Comment


                          • #14
                            30 year anniversary June 23 more details more details to folow

                            Originally posted by hptmurphy View Post
                            definetley straight up and damn good at his job...you don't get his rank without being so..also found him to be very agressive and gung ho.

                            I had a similar situation in batry in January 88 where I jumped into the tide to drag out some civvy who had fallen in a 3am.

                            Got a COs invitation to go for a chat in his cabin and the words were mnetioned..but nothing ever became of it...until I saw the reference in my discharge papers records signed by the CO at the time...nice.

                            Awards are granted primarily at the recommendation of a witness ,as enior officer who then passes it up the chain...the further reprt goes the better the chance.

                            I don't think he will ever become flag rank though as ther is one little stain on his copy book.

                            Laners on the morning of the Air India disaster I was on the range with the SM..not nowing that within six months I would have joined up....the result of a very mediocre leaving cert and a very benevolent uncle who moved me up the interview list.

                            Robinson was /is a friend of my fathers although my father is 10 years older and they grew up in Ferrybank together.I was actually at his fathers funeral. I had been introduced some time earlier but all ways found the guy very dismissive and stanoffish.

                            Comment


                            • #15
                              35 Years today, but no ceremony at Ahakista due to Covid-19.
                              https://www.rte.ie/news/munster/2020...a-anniversary/
                              Anniversary of Air India bombing marked online
                              The 35th anniversary of the Air India bombing is being marked with an online ceremony today.

                              Air India Flight 182 was en route from Montreal to New Delhi when a bomb exploded as it was flying off the southwest coast of Ireland on 23 June 1985, killing all 329 people on board.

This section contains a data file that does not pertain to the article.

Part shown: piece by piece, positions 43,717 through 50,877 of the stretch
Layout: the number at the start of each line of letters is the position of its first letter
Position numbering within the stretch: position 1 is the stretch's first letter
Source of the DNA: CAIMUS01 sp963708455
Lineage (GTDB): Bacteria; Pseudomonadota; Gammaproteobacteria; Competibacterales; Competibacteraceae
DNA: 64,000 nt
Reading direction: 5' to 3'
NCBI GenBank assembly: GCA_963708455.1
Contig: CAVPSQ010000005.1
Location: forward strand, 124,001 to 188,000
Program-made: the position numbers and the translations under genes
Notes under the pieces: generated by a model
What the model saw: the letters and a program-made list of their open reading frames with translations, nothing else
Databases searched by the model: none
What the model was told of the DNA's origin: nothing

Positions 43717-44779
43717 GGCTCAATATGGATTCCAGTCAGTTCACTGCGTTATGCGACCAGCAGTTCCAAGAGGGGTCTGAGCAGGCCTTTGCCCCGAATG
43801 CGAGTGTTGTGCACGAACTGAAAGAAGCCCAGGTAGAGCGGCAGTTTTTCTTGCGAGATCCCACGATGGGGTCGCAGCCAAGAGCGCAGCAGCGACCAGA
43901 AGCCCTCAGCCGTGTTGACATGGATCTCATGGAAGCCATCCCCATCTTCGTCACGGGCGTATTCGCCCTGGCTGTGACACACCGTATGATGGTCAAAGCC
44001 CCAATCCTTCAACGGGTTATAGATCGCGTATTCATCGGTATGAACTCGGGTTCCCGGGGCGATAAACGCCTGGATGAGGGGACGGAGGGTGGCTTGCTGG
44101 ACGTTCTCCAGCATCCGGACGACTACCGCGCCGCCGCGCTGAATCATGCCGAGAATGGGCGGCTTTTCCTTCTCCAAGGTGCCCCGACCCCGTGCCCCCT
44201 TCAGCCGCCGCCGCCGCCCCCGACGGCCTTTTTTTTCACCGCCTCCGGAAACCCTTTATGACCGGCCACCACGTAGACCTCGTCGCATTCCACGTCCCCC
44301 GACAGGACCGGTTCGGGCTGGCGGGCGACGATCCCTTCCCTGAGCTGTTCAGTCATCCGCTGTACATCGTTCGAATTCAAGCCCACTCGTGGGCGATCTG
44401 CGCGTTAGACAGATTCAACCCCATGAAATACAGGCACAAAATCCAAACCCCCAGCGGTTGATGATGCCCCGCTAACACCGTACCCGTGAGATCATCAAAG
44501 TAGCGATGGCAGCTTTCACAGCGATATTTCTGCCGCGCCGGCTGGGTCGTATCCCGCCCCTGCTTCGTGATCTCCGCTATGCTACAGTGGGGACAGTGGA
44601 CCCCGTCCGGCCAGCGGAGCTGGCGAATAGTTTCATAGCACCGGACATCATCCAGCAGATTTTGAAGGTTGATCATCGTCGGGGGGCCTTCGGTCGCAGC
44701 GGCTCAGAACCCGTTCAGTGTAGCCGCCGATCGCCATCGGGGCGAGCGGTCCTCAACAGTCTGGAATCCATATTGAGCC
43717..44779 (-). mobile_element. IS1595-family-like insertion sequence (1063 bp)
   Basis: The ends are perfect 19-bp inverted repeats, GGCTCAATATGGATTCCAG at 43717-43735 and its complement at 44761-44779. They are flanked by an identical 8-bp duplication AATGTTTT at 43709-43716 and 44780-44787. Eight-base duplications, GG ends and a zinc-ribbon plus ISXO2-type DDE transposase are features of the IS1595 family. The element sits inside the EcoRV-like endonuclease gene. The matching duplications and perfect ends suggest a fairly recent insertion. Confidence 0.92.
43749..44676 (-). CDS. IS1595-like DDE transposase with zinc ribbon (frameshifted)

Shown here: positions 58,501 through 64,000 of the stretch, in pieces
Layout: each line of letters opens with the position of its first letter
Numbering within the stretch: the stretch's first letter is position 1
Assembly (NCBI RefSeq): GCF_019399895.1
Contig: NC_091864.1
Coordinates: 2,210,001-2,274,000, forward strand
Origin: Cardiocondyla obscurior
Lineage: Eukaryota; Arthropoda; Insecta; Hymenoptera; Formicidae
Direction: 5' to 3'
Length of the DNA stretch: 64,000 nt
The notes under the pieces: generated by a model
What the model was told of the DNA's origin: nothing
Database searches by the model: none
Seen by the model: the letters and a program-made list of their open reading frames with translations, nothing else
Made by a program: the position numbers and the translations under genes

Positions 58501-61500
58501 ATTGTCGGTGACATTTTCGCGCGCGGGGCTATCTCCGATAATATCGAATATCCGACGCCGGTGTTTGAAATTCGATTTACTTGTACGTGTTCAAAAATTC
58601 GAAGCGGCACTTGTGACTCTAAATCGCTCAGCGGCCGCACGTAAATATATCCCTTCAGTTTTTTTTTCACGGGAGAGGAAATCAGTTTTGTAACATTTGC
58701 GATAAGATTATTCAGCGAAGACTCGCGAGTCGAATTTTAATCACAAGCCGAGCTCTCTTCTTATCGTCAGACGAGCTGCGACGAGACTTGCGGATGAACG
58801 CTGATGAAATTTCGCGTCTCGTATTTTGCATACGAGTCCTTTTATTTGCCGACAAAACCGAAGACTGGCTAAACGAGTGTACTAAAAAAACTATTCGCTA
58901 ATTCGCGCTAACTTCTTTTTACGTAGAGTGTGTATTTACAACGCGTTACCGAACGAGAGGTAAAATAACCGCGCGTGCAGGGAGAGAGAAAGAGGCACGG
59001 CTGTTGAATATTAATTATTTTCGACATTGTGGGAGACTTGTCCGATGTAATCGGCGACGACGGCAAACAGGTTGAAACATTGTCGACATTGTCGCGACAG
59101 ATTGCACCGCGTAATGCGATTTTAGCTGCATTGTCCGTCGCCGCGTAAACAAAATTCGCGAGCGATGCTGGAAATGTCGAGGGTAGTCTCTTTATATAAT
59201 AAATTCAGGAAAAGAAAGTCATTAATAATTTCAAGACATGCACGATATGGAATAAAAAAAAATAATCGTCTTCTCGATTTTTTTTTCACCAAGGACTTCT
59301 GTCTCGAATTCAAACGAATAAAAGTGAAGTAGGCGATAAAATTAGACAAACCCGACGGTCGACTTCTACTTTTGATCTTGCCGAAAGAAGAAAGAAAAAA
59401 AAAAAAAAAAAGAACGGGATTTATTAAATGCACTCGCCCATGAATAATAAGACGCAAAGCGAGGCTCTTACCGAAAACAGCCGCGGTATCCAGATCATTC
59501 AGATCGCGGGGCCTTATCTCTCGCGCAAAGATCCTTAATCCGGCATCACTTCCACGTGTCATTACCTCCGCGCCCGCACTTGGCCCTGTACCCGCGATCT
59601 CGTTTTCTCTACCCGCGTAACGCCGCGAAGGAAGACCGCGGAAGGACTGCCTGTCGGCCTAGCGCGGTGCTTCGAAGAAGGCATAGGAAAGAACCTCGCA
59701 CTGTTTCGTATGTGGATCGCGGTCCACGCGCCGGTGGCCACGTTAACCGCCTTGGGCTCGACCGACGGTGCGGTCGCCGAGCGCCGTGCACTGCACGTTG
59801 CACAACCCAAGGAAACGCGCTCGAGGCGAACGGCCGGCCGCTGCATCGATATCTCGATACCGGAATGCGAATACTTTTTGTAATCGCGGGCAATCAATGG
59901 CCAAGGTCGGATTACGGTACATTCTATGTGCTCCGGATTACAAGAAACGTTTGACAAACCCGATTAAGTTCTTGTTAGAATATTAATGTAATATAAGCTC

Mayor of County Cork Ian Doyle is among a number of local people taking part in an online remembrance ceremony, which has been organised by the victims' families who cannot travel to Ireland for the annual commemoration due to Covid-19 restrictions.

                              In his message, Councillor Doyle said it was "deeply saddening that the families of those who were so tragically killed on this day 35 years ago cannot visit the memorial in Ahakista to mourn their loved ones".

                              But, he said, as Mayor of the County of Cork he was honoured to be a part of the remembrance tradition.

                              He laid wreaths at the Air India Disaster Memorial at Ahakista earlier this week on behalf of the victims' families, the Indian and Canadian governments and Cork County Council, a recording of which will be included in the online event.

                              The remembrance is available to be viewed on the YouTube channel 'Air India Memorial’.


                              One particularly tragic memory from the event was in the aftermath numerous Indian Consulate and embassy staff were made available to man reception in what was then the Cork Regional Hospital, as an influx of relatives of the passengers was expected. However there was some confusion when the relatives arrived and couldn't understand the consulate, most relatives being Canadian citizens.
                              One of the Garda officers dealing with the identification of remains was an Inspector (Later Superintendent) Bambury. However the pronunciation took on a significantly indian tone in the aftermath, and this stayed with him for the remainder of his career.


                              https://www.rte.ie/archives/2015/062...ia-flight-182/